There are many great opening, middle game and endgame books out there; see some of my favorite ones here. However, not many books cover practical elements of the game, related to mindset, game preparation, psychology, etc.
Here are ten principles that you likely would not find in any chess book:
- The Divisor of 40 Rule
Unless you read my time management blog post, you definitely would have not heard of this rule. The average chess game is 40 moves long. Therefore, one should take the time control he is playing by 40 and that is roughly the number of minutes he should spend per move. For instance, if the time control is G/60, that means he should spend 1.5 minutes per move.
2) Go with Flow
While it is obviously important to calculate, one should also listen to his instincts, positional elements. There is usually no reason to overcomplicate matters. Yesterday, I taught an intermediate student and asked him in a typical opening position, what the best move was. Perhaps thinking that my question alluded to the idea that there should be some sort of tactic, he overanalyzed, considering many possible variations. To the contrary, he should have suggested a simple developing move.
3) Active Rest
Have you ever been disappointed that you lost a chess game, where you completely outplayed your opponent and made one silly blunder? If the answer is “yes”, that means to you are like every chess player on this planet. As per this old post, while one should not put as much energy into each move, it is important to remain consistent and never put the foot of the pedal.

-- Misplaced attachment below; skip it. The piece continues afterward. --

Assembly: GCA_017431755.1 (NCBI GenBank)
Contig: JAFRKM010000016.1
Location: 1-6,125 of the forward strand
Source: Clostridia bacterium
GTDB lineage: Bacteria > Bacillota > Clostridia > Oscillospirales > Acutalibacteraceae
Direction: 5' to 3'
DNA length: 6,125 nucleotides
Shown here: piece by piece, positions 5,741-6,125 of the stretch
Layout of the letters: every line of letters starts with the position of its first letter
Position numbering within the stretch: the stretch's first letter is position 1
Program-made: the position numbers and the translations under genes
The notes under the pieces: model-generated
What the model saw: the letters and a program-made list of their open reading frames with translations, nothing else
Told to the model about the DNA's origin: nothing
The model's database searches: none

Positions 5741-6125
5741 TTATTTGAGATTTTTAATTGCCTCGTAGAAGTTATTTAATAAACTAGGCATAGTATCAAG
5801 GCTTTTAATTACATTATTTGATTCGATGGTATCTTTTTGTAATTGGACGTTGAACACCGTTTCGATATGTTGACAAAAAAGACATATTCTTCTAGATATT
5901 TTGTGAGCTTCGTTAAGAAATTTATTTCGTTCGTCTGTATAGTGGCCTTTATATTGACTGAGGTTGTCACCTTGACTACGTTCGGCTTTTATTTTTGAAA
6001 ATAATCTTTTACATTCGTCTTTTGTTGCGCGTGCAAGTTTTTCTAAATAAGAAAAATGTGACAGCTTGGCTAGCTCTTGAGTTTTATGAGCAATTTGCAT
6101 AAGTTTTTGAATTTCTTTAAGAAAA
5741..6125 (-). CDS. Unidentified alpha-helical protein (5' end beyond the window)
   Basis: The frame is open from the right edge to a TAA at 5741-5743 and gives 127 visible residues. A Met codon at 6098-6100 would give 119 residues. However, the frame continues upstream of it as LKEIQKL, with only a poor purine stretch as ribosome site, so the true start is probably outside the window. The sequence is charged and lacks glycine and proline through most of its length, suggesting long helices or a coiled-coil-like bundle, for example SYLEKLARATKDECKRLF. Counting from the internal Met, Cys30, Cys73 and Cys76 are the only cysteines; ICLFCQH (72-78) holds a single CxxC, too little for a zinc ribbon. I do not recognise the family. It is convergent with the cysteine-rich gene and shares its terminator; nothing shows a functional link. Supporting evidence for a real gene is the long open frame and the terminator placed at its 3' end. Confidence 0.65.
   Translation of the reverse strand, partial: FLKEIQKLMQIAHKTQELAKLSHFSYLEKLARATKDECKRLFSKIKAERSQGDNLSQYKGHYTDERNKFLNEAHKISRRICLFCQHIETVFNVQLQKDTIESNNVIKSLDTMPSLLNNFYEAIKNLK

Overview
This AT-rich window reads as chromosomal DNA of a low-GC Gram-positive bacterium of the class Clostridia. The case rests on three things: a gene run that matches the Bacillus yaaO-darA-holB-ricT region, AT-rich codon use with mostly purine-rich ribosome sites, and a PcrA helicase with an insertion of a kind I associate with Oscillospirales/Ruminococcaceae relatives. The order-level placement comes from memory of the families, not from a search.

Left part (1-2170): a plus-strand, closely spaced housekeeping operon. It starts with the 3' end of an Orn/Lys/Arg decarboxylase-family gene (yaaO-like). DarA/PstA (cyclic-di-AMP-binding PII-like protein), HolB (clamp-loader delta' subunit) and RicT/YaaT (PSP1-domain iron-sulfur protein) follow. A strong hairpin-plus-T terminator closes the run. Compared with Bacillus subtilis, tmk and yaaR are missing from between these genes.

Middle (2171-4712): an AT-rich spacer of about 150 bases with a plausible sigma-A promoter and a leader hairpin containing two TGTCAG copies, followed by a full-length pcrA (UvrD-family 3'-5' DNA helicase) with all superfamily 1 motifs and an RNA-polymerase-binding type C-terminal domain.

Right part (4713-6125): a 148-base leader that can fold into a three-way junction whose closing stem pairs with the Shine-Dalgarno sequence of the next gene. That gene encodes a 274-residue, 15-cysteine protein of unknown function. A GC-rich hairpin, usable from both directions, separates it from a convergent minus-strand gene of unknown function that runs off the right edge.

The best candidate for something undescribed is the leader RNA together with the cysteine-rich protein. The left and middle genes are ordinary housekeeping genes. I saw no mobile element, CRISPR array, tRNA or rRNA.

4) Most Blunders Happen in Winning Positions
The time that players most often lose focus is when they have winning positions and relax. They will often the incorrect mindset that anything wins in a given position. While it is true that many moves may be winning, it is important to always try to look for the best one. David Macenulty, Founder of the Macenulty Foundation, once said “ There’s only one time in chess and when you are allowed to hope and that is when you are dead lost.” When you are winning, you should spend extra time and make sure that you are finding the easiest finishing moves.
5) The Importance of Physical Exercise
In Podcast Episode 158, Lord Carmine Villani shares how his experience as the World Champion of Endurance helps him in his finance career as Executive Board Director of Saudi Crown Holding. A serious chess game could last 6+ hours. Many of the top chess grandmasters are also athletic; Fabiano Caruana enjoys tennis and Hikaru Nakamura enjoys long mountain hikes all around the world.
7. Focus on Transitions, not openings or endgame.
Most chess books are about openings as that is what sells to the beginners and class players. A few years ago, I taught an adult beginner our initial private lesson and he asked me “what openings are we going to learn today?” I quickly told him that were a lot more important aspects of the game for him to learn. My friend and mentor Bill Lombardy, Bobby Fischer’s second, once suggested that instead of studying openings or endgames, I should review whole games, focusing on transitions. One needs to evaluate a position and come up with a plan given his advantages and disadvantages. If one has a safer king or more development, it makes sense to consider attacking. Likewise, if one has less space than your opponent, he should try to make some trades.